Hasty conclusion. As to my friends, bear in mind that anybody may have mutual friends with somebody else, but the mutual friends are going to be only a small percentage of the number of friends and loved ones he has in all. Right at the moment, relatives I lost years ago are more front and center. But you know that is misleading. It isn’t quite that way, but that is one way to describe it. Anyway, the TMI portion of my life is one portion. There were many others, and what is important and productive and pleasurable and even urgent – I think we have urgent here too, although you might not think it – is going to change from moment to moment. Don’t forget, one realm, not two. We here and you there is a way of seeing things, but it isn’t really any more accurate than we here and you here, or we there and you there.

All one world. I know.

You know theoretically, but you will find yourself forgetting in practice.

No doubt. Okay, Bruce, any messages for your old friends?

Let’s say this is like having my manuscripts edited, all over again. I knew what I wanted to convey, and it came out in my words, but the editing process certainly changed the result.

I’m looking for the less obvious meaning of that, and I get that anybody you contact is going to in effect participate in editing your thoughts – if only by putting them into 3D sequential language – so we shouldn’t worry too much about consistency among various messages.

And you shouldn’t treat them as scripture, as you like to say. But there isn’t really any need for more at this point.

Give my regards to our friends as you encounter them, and congratulations on your new freedom.

I won’t go into it – ask your sources – but in the absence of 3D time, you are as “here” and as free as I am. But I know what you mean. Thanks.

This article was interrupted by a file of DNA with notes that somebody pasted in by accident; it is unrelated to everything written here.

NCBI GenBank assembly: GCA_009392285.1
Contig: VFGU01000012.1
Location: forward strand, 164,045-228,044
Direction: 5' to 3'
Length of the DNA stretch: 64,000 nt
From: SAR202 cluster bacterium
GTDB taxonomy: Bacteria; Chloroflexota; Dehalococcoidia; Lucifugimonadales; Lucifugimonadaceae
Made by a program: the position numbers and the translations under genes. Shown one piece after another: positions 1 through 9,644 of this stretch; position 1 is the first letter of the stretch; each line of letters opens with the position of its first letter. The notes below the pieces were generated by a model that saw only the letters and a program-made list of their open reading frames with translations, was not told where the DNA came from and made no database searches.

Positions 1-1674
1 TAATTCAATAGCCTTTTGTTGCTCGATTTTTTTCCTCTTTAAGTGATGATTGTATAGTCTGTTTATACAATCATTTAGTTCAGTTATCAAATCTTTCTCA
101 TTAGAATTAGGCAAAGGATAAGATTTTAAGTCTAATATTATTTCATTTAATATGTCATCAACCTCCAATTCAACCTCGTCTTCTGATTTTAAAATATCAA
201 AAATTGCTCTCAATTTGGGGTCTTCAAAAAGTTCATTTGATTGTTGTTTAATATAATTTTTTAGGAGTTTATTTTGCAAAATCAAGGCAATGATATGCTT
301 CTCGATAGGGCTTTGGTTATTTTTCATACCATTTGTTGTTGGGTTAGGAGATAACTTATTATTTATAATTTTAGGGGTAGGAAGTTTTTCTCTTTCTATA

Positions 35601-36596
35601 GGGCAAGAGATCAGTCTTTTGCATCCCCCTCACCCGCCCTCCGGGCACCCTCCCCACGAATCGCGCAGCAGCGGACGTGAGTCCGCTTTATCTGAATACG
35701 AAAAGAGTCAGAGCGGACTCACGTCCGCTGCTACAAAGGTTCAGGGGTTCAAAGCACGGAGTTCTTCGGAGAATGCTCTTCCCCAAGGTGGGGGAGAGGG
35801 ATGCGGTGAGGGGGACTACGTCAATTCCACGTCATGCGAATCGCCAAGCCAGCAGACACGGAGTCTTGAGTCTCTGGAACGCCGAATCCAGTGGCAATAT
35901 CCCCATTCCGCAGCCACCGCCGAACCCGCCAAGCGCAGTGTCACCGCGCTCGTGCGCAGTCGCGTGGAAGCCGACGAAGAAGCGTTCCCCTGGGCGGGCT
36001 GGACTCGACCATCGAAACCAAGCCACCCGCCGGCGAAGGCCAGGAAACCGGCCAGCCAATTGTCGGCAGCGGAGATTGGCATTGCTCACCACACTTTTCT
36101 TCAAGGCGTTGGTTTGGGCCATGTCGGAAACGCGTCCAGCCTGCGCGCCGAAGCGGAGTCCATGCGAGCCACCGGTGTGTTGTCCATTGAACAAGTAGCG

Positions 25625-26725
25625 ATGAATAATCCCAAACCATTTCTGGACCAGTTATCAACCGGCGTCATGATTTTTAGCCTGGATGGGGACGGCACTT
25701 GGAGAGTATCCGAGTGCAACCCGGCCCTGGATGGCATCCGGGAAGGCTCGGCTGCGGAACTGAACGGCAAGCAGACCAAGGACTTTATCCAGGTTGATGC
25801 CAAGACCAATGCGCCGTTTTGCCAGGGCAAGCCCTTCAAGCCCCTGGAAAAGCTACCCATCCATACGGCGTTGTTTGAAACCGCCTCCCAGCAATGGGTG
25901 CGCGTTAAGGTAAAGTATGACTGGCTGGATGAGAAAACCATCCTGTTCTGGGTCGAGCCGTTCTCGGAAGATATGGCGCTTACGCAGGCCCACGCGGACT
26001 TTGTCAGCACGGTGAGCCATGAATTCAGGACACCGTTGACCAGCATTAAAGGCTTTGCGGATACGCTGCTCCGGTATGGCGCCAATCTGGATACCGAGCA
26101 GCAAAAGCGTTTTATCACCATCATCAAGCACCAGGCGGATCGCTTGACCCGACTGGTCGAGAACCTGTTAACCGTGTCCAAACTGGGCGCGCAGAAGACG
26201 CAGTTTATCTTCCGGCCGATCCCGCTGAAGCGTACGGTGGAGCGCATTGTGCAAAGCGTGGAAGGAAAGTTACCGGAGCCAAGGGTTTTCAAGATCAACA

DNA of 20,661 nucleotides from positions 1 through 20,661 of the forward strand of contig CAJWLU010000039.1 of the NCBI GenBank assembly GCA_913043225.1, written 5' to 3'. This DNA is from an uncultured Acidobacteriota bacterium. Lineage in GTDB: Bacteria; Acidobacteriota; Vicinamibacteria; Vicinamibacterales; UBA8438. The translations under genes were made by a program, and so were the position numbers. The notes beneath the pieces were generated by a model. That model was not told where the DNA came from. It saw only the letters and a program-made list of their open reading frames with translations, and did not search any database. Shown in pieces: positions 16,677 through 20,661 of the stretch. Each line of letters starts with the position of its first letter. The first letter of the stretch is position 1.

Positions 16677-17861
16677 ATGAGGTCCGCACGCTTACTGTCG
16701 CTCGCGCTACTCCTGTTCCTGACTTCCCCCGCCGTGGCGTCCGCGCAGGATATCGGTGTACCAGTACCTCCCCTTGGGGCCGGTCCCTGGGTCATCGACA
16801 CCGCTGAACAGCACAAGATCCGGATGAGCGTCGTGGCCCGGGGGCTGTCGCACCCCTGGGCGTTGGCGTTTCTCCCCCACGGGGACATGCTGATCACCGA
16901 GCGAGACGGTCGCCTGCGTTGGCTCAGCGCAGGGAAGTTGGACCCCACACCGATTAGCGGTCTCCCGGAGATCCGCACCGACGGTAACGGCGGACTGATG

See you another time, maybe. I’d say “be well,” but I guess that is no longer a concern.


I know what you mean! Okay, till another time.

(2) Heads and tails

8:30 a.m. True or not, I do feel better [after receiving and sending it], which is a test in itself.

11:10. And it must have done me some good, as I slept till just now when the phone rang.

12:40 p.m. Okay, I finally got it. My reaction to being expected to post my conversation with Bruce is an example of the attitude I need to overcome.

Correct. Modesty, even humility, is a very good thing as opposed to egotism. But any good thing can be carried too far. As we said this morning, you have begun to express deeper levels of who you are. You want to, but your own self-contradiction is getting in your way. And here is the thing: No matter how much the world might want and even need a decision, no one has the right to overbear someone’s free will. In fact, it is more than a matter of right; it couldn’t be done anyway. How does one force another to make a free choice? And an unfree choice is no choice at all, so has no force.

I take it that, as usual, this is not just for my benefit.